Thursday, June 3, 2010

Entering the Era of 3 Smartphones a Person

The thesis of this analysis is that there is a small but rapidly increasing group of Americans who will soon end up with not only two smartphones, but three. In most cases, this arsenal includes a Research In Motion Blackberry and an Apple iPhone or iPod Touch, and, starting tomorrow, the Sprint HTC EVO 4G as the Google Android tool of choice.

Let's first go down the smartphone memory lane. There have been three stages of smartphone evolution over the last 11 years:

1999-2004: Two devices! In the early days, employees were issued a Blackberry from their employer, but they still carried a separate cell phone. Yes, I know phone-enabled Blackberries didn't hit the market until March 2002, but it wasn't until late 2004 that Blackberry launched a competitive phone.

2005-2007: Consolidation. This was the time when people consolidated their cell phones and their Blackberries into one, and RIM saw record increases in its stock as a result. Blackberry came to totally dominate the smartphone landscape. The market effectively "regressed" to where it had been only a few years before, in the sense that people went back to carry one device -- except now it was a Blackberry instead of a Nokia or Motorola in 1999.

2008-current: The iPhone Revolution. Almost no professional can get rid of the Blackberry as the compliance-approved and superior text/email messaging device, but it became time to also carry the better entertainment device with iTunes and all the apps, the iPhone.

"Dual carry" has become almost the norm among many professionals.

Now now, in June 2010: We are beginning the "Tri-Carry" era and I will argue below that initially, this will mean that the third device will be Sprint's HTC EVO 4G for three reasons: (a) Unlimited 4G WiFi tethering, (b) the best Android experience to date and (c) a far lower monthly price than competitors.

U.S. mobile phone penetration is approaching 100%, but that is still low compared to a few other countries that are starting to approach 200% -- Hong Kong, Taiwan, Germany, Russia, Italy, the Baltic/Scandinavian countries and others. These being averages (and we know there are still many people without phone service at all), it means that many people already dispose of two or more handheld communications devices.

In most cases in the U.S. today, as I described above, this means a Blackberry -- often provided by an employer -- and an iPhone.

So what's next? Purely anecdotally speaking, at no point since the three iPhone launches in 2007, 2008 and 2009, have I spoken with so many people who are going to be in line for Sprint's HTC EVO 4G when it goes on sale tomorrow morning, June 4. Unlike the first-day buyers for a new iPhone, who already tend to be owners of a previous iPhone, the stated intended buyers of Sprint's HTC EVO 4G come from all walks of life. There are three primary reasons the demand for the Sprint HTC EVO 4G appears uniquely strong:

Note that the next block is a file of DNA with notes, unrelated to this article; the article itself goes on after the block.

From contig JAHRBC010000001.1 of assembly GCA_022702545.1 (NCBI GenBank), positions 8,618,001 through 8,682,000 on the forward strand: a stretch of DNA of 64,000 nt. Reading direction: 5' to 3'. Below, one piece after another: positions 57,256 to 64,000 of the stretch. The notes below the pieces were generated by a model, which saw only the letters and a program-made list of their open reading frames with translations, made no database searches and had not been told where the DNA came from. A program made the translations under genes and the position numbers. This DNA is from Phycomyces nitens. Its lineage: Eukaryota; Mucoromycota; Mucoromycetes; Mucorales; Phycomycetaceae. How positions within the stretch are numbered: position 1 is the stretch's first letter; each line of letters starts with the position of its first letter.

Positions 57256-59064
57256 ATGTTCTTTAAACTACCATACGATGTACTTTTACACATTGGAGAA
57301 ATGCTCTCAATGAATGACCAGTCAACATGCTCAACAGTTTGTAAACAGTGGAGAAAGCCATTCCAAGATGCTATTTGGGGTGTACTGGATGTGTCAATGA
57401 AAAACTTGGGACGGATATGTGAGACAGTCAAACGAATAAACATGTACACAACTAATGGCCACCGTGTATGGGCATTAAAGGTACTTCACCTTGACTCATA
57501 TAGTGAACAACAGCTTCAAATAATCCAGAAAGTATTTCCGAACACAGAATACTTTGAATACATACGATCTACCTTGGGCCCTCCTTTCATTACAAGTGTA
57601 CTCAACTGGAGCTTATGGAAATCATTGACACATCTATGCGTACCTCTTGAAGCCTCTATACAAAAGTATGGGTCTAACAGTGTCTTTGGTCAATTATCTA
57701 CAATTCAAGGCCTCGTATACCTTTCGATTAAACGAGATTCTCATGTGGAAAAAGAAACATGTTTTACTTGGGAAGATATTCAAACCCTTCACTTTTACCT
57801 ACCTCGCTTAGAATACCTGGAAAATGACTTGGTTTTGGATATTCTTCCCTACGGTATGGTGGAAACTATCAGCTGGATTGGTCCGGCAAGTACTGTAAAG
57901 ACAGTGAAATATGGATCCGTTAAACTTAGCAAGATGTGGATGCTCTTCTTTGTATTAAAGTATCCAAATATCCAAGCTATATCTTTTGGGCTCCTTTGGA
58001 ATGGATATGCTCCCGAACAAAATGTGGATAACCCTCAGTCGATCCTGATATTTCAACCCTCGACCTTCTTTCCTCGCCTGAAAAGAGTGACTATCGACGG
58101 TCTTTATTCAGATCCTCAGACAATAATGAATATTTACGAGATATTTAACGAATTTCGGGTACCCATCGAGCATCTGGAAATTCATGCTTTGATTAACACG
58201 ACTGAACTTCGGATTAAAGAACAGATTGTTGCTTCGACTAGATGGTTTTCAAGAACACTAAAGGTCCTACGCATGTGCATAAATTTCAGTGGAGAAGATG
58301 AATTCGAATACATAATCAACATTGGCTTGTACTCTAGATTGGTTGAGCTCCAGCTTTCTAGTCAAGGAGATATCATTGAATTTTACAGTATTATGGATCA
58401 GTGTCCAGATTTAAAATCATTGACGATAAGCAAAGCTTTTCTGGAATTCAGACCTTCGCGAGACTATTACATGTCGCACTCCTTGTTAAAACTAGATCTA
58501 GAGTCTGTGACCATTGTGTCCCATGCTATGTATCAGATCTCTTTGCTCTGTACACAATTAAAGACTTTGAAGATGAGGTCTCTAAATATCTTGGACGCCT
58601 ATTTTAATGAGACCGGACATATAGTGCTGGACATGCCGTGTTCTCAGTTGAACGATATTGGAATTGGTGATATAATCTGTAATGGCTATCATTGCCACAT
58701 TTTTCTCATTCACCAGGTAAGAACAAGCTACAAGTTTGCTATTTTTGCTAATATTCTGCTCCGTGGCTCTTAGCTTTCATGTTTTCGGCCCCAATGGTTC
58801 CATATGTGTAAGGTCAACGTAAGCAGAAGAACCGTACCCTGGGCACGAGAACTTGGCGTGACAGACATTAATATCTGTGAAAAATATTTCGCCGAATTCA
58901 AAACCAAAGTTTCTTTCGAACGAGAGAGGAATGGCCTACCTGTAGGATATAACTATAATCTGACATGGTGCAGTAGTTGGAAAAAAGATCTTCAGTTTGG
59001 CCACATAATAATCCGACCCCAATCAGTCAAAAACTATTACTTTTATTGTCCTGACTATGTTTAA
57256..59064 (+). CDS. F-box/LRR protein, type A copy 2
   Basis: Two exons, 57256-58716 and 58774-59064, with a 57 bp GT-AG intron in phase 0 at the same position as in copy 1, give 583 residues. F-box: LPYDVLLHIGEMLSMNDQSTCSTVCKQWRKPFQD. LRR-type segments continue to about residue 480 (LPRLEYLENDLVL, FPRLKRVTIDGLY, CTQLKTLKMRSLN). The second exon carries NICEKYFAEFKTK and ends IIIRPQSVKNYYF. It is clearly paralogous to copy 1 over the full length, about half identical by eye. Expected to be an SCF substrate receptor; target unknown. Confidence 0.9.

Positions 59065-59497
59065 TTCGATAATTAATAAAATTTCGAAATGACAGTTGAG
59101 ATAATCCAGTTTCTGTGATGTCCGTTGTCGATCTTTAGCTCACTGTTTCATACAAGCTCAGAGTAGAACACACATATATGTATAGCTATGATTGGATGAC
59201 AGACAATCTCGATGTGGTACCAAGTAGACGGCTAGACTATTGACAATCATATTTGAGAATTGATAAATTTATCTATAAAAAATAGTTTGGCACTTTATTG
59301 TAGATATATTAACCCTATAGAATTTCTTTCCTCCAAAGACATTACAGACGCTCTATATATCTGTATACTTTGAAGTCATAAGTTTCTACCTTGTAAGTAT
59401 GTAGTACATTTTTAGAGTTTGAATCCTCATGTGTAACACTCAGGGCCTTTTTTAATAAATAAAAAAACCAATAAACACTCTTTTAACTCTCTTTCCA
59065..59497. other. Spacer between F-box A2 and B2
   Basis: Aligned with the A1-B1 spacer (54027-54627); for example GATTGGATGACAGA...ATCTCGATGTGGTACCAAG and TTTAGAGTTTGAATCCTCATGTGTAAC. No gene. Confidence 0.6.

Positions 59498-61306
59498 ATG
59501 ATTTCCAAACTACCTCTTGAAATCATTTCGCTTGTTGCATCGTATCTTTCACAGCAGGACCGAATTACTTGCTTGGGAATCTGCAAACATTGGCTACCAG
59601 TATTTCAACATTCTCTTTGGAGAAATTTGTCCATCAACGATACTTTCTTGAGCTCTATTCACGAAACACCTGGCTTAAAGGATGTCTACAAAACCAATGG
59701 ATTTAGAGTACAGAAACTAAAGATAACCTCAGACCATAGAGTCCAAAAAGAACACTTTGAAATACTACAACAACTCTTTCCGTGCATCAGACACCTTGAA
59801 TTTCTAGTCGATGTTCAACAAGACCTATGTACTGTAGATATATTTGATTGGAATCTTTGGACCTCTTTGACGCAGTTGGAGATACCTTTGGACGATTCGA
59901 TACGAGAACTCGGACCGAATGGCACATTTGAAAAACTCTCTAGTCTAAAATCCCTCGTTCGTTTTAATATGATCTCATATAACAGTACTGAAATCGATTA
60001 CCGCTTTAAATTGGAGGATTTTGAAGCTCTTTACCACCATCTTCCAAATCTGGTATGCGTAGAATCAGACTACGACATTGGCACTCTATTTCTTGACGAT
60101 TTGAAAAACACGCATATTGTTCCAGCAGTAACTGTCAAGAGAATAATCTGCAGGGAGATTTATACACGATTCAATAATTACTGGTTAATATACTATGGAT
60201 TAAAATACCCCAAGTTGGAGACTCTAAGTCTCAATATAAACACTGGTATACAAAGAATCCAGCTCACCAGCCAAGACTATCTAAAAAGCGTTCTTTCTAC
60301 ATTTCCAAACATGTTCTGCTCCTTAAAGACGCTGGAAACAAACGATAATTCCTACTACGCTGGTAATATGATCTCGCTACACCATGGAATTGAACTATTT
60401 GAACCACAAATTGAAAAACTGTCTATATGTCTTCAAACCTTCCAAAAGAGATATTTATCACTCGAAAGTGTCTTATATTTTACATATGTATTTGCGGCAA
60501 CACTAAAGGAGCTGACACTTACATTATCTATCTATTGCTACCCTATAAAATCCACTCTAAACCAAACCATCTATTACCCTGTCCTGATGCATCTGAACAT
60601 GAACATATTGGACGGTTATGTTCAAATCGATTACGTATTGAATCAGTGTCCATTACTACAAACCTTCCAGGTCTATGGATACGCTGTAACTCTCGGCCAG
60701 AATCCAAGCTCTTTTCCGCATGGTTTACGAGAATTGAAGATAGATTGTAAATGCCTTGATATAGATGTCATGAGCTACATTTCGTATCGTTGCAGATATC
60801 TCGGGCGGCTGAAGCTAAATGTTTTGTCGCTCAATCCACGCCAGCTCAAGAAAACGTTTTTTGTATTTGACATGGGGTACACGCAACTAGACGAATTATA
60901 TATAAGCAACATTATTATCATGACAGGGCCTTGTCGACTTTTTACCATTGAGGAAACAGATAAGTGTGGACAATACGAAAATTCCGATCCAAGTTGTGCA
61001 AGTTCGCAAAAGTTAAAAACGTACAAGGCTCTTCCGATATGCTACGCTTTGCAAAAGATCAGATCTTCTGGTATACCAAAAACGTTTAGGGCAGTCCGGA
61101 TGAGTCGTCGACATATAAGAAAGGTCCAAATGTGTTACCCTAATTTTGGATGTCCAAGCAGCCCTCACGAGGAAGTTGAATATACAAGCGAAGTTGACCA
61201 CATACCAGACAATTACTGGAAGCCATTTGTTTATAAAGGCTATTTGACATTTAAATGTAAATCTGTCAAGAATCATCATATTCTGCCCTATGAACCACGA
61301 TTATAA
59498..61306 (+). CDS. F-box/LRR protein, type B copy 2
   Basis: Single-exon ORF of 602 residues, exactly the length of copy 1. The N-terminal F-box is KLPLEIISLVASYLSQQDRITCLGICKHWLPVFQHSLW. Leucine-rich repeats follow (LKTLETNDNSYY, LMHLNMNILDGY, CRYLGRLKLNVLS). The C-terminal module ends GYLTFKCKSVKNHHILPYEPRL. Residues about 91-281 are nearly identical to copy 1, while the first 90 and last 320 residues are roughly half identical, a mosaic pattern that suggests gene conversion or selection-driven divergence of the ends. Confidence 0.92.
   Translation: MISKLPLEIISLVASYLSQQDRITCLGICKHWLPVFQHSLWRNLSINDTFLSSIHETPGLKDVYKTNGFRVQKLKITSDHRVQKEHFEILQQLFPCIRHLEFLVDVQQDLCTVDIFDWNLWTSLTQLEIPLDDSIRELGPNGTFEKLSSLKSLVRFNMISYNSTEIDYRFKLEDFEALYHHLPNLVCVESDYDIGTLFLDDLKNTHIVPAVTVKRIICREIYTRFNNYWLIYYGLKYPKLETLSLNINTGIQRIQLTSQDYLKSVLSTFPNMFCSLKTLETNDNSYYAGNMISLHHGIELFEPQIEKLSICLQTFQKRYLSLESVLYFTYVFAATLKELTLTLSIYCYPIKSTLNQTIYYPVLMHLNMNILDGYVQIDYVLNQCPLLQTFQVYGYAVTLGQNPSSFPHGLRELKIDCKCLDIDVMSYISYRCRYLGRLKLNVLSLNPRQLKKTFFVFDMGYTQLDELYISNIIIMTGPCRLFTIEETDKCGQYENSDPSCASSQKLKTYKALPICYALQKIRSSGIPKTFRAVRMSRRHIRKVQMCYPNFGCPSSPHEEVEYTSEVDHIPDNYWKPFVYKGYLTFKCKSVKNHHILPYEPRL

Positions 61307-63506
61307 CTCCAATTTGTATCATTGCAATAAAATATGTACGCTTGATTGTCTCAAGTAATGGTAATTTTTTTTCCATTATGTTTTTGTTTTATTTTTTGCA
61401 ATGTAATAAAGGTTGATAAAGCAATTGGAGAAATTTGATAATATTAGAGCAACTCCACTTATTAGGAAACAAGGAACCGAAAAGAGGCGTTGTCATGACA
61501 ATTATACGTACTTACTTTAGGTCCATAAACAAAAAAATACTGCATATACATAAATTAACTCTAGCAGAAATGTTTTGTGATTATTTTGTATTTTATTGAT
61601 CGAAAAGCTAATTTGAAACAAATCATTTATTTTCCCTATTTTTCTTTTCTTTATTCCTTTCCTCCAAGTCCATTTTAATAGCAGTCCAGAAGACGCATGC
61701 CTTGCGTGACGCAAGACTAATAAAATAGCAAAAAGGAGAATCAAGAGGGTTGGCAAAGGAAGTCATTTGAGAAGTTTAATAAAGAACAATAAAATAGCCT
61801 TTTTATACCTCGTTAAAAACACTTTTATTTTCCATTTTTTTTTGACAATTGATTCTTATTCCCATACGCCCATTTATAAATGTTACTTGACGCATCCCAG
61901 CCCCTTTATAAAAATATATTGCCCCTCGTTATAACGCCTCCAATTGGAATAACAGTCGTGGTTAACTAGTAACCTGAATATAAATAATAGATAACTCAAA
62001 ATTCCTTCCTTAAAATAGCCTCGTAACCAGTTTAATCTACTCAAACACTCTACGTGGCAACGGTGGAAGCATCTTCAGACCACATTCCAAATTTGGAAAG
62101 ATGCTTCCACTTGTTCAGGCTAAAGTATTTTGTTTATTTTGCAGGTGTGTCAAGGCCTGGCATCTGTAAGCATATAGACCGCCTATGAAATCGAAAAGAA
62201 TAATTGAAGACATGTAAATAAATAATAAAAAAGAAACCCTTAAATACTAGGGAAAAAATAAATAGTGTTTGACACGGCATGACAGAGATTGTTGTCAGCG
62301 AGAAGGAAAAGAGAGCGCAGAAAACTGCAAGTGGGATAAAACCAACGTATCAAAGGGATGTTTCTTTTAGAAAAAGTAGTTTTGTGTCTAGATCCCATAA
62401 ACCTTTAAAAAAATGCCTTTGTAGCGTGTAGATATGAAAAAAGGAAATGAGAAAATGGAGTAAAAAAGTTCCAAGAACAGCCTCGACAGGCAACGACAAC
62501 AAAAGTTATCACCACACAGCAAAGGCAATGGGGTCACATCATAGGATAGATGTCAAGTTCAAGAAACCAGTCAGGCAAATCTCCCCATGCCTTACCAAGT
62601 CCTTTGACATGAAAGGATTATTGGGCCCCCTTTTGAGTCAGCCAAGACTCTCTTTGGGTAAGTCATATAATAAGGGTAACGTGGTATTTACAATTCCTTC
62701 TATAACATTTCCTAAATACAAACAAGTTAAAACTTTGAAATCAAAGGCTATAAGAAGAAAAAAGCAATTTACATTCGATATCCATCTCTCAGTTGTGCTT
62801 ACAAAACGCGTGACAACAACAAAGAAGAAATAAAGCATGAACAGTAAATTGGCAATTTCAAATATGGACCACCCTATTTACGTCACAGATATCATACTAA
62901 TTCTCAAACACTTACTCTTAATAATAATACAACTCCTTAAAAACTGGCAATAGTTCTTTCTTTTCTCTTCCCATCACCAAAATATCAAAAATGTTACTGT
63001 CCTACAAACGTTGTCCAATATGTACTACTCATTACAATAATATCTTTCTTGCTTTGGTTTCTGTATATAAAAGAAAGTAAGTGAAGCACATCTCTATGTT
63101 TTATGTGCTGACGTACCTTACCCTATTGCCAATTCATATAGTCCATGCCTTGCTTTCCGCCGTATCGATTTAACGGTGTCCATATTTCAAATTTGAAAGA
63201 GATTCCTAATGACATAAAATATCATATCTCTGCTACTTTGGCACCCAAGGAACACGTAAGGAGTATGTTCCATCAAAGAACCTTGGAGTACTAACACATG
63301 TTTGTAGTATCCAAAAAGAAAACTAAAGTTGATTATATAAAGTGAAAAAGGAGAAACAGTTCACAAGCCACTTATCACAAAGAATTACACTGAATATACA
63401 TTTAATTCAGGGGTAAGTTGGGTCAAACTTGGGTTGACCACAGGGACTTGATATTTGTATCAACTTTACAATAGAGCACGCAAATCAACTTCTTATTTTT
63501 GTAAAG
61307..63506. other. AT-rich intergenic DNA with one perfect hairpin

1. Unlimited 4G WiFi tethering for $30 per month. No other phone on the market has 4G tethering at all, and the price of $30 per month for unlimited service looks even lower today than it did before yesterday's AT&T announcement of metered pricing. People want to connect their iPod Touches, iPads and laptops with one wireless data subscription, and they strongly prefer unlimited service -- no 2 gig or 5 gig per month cap, above which overages must be paid. The Sprint HTC EVO 4G simultaneously connects eight such devices, and there is no worry about overage charges.

2. The only 4.3-inch Android smartphone on the market. With Blackberry a must-have, the iPhone being unavoidable as a result of the AppStore and the iTunes ecosystem, Android has firmly established itself as the "third OS" and many people feel they need to get first-hand experience on what this means. If you are going to make the jump, why not do it for a device with the largest screen size by far?

3. Price. The Sprint HTC EVO 4G has its service plan priced below almost all other smartphones. The $110 per month (plus tax) gives the user unlimited calling to other cell phones, unlimited SMS, unlimited data on the device and unlimited WiFi tethering to up to eight other devices such as iPod Touch, iPad and laptops. The only other 4G (WiMax) WiFi tetherable device on the market -- the Sierra Wireless Overdrive -- costs $60 per month, so this means that the $50 per month residual ($110 minus the imputed $60) buys you the biggest Android experience.